Amy Mawson joined ISS as an elections administration research specialist in October 2009 and served as its associate director from July-December 2010. She has a master's degree in globalization and development and a bachelor's in economic and social studies from the University of Manchester, U.K. Prior to joining ISS, Amy spent two years working with the government of Burundi as an Overseas Development Institute Fellow in Bujumbura. She has also worked at the European Commission's delegation to the U.N. in New York and the European Parliament's Development Committee in Brussels. She is currently a project manager at Fireside Research.
Rohan Mukherjee worked as a Research Specialist at ISS from 2009-2010. He holds a bachelor's from Oxford and an MPA degree from Princeton’s Woodrow Wilson School. Before joining the ISS staff, he worked with the Centre for Policy Research in New Delhi, with India’s National Knowledge Commission, and with the Clinton Foundation in Lesotho. He received second place in MIT’s Hidden Successes context. A citizen of India, he is currently a PhD candidate in the Department of Politics at Princeton and a Visiting Fellow at the United Nations University in Tokyo.
Michael Scharff served as a senior research specialist at ISS from 2010-2013. He holds a bachelor's degree in Politics from Princeton University. Before joining ISS, he worked in Cambodia for the World Faiths Development Dialogue (WFDD), an organization based at Georgetown University. Michael has also worked in Uganda at the International Rescue Committee (IRC), a global relief and development agency, and held internships at the White House and in the film industry in Hollywood, California. He serves on the advisory board of the Princeton in Africa program. Michael recently completed a masters of science degree in African Studies at the University of Oxford and is currently at the World Bank.
Daniel Scher served as associate director of the program from 2007-June 2010. A graduate of Princeton University, Mr. Scher's roots lie in South Africa. As associate director, he started the program's interview series, helped develop its website, and contributed several case studies. In 2013, he received his law degree at the University of Michigan Law School. He is currently an associate in the Banking and Finance practice of Mayer Brown LLP in New York.
Sam Dearden joins ISS from the US Agency of International Development (USAID) in Washington DC, where he worked programming emergency food aid to South Sudan, Sudan, and Chad. While at USAID, he also was the personal assistant to the Director of Policy at the Office of Foreign Disaster Assistance. He received his MPhil in Modern British History from Cambridge, where he studied pirate radio, Americanization, and the BBC. He received a BA in History from Brigham Young University in 2015, during which he spent two years doing volunteer work in Chile.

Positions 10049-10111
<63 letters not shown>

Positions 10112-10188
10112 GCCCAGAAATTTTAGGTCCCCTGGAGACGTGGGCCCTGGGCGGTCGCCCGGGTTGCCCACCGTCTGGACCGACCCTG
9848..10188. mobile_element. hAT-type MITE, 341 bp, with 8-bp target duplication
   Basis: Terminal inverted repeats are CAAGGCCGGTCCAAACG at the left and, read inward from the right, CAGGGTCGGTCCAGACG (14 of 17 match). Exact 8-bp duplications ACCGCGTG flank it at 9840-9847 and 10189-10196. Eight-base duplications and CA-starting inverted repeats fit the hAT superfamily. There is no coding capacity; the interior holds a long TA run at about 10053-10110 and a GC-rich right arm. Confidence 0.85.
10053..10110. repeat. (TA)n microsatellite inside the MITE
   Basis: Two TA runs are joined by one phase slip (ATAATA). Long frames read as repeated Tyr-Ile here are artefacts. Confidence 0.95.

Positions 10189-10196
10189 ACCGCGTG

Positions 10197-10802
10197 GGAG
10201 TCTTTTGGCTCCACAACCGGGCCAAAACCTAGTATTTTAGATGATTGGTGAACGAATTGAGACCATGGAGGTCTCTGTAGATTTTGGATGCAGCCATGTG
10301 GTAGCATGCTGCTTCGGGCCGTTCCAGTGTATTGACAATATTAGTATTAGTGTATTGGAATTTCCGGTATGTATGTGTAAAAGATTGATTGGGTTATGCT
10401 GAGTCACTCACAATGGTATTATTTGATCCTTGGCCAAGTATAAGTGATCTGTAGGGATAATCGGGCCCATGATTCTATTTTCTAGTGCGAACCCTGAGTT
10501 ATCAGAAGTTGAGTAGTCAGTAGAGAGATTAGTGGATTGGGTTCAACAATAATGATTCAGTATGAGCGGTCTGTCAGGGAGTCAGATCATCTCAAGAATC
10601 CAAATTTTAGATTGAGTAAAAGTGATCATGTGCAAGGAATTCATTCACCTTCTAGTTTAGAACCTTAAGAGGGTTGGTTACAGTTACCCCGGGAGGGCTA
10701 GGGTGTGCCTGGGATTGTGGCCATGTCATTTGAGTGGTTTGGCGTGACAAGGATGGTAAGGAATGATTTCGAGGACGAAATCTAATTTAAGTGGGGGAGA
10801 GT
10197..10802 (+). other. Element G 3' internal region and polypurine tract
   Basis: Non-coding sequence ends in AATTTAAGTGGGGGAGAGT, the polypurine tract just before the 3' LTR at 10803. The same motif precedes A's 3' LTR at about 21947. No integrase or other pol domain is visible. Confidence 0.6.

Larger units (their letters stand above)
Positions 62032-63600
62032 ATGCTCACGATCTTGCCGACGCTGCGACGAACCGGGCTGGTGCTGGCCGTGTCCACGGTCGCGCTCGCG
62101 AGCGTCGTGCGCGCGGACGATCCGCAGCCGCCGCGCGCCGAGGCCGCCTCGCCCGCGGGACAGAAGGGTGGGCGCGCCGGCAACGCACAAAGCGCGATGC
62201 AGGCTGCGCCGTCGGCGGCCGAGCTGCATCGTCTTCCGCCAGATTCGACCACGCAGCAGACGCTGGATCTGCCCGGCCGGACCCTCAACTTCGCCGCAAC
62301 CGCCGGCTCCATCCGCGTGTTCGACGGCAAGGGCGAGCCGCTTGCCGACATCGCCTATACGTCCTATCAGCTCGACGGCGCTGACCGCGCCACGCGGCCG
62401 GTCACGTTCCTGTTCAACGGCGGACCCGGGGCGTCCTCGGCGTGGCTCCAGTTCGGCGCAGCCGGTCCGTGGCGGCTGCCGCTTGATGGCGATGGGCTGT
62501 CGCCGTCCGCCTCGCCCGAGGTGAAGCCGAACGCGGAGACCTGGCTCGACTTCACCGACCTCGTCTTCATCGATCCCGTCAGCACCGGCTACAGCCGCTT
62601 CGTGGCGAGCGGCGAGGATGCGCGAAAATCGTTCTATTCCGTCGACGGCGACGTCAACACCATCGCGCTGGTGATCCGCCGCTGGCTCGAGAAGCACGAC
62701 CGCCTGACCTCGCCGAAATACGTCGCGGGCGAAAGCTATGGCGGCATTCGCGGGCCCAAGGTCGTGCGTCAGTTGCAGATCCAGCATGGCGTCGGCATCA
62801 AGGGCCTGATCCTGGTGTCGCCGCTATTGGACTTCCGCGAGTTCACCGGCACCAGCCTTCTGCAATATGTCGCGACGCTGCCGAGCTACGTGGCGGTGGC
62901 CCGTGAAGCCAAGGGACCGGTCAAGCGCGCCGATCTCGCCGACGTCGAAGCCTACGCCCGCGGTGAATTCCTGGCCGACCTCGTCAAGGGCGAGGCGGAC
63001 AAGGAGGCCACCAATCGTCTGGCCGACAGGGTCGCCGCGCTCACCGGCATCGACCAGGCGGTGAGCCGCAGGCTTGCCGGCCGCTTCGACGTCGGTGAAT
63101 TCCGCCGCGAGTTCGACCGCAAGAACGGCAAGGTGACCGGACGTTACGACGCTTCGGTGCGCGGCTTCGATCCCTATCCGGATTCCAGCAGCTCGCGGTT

George Gavrilis, PhD
Dr. George Gavrilis is a Visiting Scholar at the Institute for Religion, Culture, and Public Life at Columbia University working in the areas of international relations, foreign policy, higher education and oral history. He is also a specialist on the Middle East and Central Asia. He recently served as Executive Director of the Hollings Center for International Dialogue, an NGO based in Washington, DC and Istanbul, Turkey. In 2008-09 he served as an International Affairs Fellow with the Council on Foreign Relations and worked with the United Nations on various policy initiatives on Central Asia and Afghanistan. He previously taught international relations and comparative politics in the Department of Government at the University of Texas-Austin, directed research for the CFR Oral History Project at Columbia University, and served as a National Security Postdoctoral Fellow at the Olin Institute for Strategic Studies at Harvard University. He is author of The Dynamics of Interstate Boundaries (Cambridge University Press, 2008) and has published articles in Foreign Affairs and The New York Times on Turkey, Iran, Afghanistan, Israel and the West Bank.
Kim Bothi joined ISS with a background in resource management in developing nations. She holds a bachelor’s degree in biosystems engineering from McGill University and a master of science in environmental engineering from Cornell University, in areas of environmental and renewable energy technologies. She earned her doctorate from the Department of Natural Resources at Cornell University, with a research focus on gender, participatory development and community-based water resource management in Mali. In addition to her studies, she led field work on food security and technology adoption among rural households participating in a market-based conservation program in Zambia. Prior to graduate studies, Kim worked in the Canadian oil and gas industry as an environmental consultant. Kim is currently a Postdoctoral Fellow with the Sustainable Futures Research Laboratory in the Department of Natural Resource Sciences at McGill University.